Education, From The Capitol To The Classroom

When It Comes To Free Textbooks, Indiana Is The Exception

    Indiana is one of eight states to charge parents for textbooks.

    timuiuc (flickr)

    Indiana is one of eight states to charge parents for textbooks.

    At the beginning of each school year, families in Indiana’s public schools are hit with bills that include activity fees, class fees and the largest line item- textbook fees. Textbook rental fees cost parents on average about $100 per child.

    Frustrating to most parents is the knowledge that Indiana is one of only eight states that charge for textbooks.

    That is why state superintendent Glenda Ritz announced earlier this month that she wants to eliminate this financial burden for families.

    The Indiana Department of Education’s proposed budget for the next two years asks for $70 million more to put toward paying for textbooks for every Indiana student.

    The burden of textbooks on families

    Jackie Chatterton has five kids in the Noblesville School district, ranging from fifth grade to twelfth grade.

    “Our textbook fee bills arrived last week in the mail, one per student, and the grand total was over $1,000 for all five of the girls,” Chatterton said. “The higher the grade level, the higher the bill.”

    That’s on top of other school fees so her kids can be in band and play on the soccer team as well as the $300 she spent on school supplies. And because of these high fees, the Chatterton’s large family has to make sacrifices to pay for everyone’s fees.

    “We don’t typically vacation in the summer as a family but we try to take advantage of spring break or fall break to take a trip, and we’re not doing one of those this fall,” Chatterton said. “Partially because of these bills.”

    Charging for textbooks in a “free” school system

    It seems counterintuitive that in a public school system, which students attend for free, a family can pay $1,000 in required fees, but it stems from one part of the state’s Constitution:

    It should be the duty of the General Assembly to encourage, by all suitable means, moral, intellectual scientific, and agricultural improvement; and provide, by law, for a general and uniform system of Common Schools, wherein tuition shall without charge, and equally open to all.

    Kent Frandsen, a lawyer in Lebanon who’s represented school districts for more than 30 years, says that one phrase, where tuition shall not be charged, opens up a door to all sorts of fees a school district can charge.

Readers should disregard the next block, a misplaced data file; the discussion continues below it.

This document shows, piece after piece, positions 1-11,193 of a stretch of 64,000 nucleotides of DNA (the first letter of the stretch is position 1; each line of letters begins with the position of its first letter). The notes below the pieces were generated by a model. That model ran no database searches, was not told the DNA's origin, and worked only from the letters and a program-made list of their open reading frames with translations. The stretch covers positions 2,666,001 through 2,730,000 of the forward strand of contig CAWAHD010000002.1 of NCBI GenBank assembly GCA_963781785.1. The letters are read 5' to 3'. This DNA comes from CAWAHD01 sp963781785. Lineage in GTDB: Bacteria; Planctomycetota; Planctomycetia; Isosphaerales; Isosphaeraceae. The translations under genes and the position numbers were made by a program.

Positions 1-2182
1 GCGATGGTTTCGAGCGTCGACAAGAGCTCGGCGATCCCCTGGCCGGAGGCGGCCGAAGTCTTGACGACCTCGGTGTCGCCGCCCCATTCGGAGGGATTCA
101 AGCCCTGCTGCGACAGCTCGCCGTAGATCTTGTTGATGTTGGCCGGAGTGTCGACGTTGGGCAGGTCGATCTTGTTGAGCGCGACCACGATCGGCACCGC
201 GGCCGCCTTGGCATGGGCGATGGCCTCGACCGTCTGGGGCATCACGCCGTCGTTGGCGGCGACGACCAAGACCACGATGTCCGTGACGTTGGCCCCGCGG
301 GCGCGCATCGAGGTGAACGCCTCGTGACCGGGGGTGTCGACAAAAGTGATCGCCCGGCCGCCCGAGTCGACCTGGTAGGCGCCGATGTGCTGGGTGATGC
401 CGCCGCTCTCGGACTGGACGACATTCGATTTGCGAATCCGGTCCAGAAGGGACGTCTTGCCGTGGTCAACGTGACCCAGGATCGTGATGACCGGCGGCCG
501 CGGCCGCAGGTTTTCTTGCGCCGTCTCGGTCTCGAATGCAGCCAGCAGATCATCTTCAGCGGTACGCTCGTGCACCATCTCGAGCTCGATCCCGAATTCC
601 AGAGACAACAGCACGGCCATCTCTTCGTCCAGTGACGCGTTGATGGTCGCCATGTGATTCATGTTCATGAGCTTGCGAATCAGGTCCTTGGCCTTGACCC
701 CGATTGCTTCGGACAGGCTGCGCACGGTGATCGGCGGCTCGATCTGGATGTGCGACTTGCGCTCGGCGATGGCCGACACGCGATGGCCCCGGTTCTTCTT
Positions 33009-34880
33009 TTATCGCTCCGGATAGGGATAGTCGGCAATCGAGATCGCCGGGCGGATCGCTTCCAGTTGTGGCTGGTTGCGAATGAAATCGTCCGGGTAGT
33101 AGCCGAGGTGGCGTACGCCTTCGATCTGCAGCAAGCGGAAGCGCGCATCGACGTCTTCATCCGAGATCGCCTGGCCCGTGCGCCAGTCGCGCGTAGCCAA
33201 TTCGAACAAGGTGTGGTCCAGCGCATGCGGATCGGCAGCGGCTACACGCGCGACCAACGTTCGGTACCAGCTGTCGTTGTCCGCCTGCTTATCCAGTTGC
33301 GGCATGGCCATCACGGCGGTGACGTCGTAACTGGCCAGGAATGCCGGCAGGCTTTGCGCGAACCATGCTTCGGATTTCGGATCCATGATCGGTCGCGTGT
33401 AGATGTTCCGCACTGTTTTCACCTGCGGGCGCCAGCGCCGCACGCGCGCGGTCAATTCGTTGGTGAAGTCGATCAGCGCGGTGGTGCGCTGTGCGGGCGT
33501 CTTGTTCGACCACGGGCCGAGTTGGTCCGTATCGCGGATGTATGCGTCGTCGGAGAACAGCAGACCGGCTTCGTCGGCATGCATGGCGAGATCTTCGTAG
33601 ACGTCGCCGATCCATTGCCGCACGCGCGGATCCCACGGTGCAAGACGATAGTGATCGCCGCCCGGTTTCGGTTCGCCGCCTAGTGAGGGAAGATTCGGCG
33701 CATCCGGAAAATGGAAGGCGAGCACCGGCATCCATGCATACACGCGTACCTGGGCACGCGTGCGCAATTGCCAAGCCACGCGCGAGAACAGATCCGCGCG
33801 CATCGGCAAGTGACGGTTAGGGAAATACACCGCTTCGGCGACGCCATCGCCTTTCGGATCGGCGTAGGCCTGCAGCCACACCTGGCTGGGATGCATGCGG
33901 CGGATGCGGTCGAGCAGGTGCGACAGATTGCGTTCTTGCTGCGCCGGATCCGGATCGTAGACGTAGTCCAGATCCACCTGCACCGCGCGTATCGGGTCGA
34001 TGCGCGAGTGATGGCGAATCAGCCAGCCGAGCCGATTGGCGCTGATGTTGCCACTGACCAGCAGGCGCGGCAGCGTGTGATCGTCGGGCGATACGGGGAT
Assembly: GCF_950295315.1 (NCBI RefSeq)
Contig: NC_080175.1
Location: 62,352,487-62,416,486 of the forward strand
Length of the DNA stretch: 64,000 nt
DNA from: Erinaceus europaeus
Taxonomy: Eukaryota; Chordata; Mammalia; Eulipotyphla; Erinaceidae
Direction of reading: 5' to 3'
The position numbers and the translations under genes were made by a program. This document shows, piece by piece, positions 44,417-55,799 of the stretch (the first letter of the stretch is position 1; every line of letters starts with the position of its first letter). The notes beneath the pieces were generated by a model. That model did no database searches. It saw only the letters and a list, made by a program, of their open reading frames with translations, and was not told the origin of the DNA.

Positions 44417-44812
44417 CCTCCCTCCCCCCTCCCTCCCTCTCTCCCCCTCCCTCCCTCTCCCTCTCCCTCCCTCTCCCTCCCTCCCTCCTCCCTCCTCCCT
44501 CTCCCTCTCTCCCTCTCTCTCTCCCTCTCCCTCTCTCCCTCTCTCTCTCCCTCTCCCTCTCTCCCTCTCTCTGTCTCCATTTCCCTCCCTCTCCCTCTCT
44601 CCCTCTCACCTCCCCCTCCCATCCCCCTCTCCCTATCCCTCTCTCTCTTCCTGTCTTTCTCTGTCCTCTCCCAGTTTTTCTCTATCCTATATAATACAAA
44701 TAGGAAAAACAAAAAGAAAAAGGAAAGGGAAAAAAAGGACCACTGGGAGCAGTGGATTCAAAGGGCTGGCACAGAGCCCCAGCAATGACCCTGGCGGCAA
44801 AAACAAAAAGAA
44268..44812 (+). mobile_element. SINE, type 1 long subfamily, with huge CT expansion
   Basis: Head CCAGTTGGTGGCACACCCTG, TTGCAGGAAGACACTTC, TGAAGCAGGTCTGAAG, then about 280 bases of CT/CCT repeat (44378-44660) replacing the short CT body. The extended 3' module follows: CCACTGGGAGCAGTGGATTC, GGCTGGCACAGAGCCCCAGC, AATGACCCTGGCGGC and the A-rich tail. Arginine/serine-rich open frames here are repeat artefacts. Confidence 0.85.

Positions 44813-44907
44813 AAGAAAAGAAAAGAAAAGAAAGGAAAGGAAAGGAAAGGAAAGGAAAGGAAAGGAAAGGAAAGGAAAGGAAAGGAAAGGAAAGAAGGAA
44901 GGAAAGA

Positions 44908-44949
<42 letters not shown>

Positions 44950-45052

“The key issue for our discussion here today is what constitutes tuition or what does tuition cover,” he says.

    Compared to other state constitutions, such as West Virginia’s, which guarantees a free school system, or Florida’s, which mandates high quality free public schools, Indiana’s Constitution is extremely specific about what the state will pay for in public education. You can’t charge a general fee because that is considered tuition. But you can charge for the child’s books or their participation in extracurricular activities.

    IU McKinney School of Law professor Cynthia Baker says the statutes, rules, and individual school district resolutions concerning how schools are funded have become more complicated since the Constitution was written in 1851, when a public school system was a one room school house with desks and chalkboards.

    “Now schools have not only things like police officers there, a school safety specialist, using dogs to train to smell firearms and illegal substances, media aids,” Baker said. “A lot of stuff that goes now with what we think about as part of a public education certainly wasn’t an issue in mid-nineteenth century.”

    The $70 million question: will a larger budget fix the problem?

    In her proposed budget, Ritz asked for a 3 percent increase to cover the cost of textbooks for all students. She says the high cost of technology and resources is creating a divide among Indiana’s schools. With the exception of districts in affluent areas, most classrooms are using outdated materials.

    “It’s all about equity. Students, no matter what school they go to should have certain resources available to them,” Ritz said. “We need to have equity wherever a student may attend.”

    Right now, the state can only cover a portion of the textbook fees for students who qualify for free and reduced lunch. The 3 percent bump, which shakes out to around $70 million, would completely cover these kids as well as families like the Chatterton’s, who pay out of pocket.

    As we’ve reported, Senate Appropriations Chair Luke Kenley said the increase Ritz is asking for is larger than any increase they have granted a state agency the last few budget cycles.

    The General Assembly will vote on Ritz’s budget this coming session.

    Previous legislatures, dating back to the 90s, have considered eliminating the fee, changing the definition of textbooks to include digital resources and putting a limit on rental fees.


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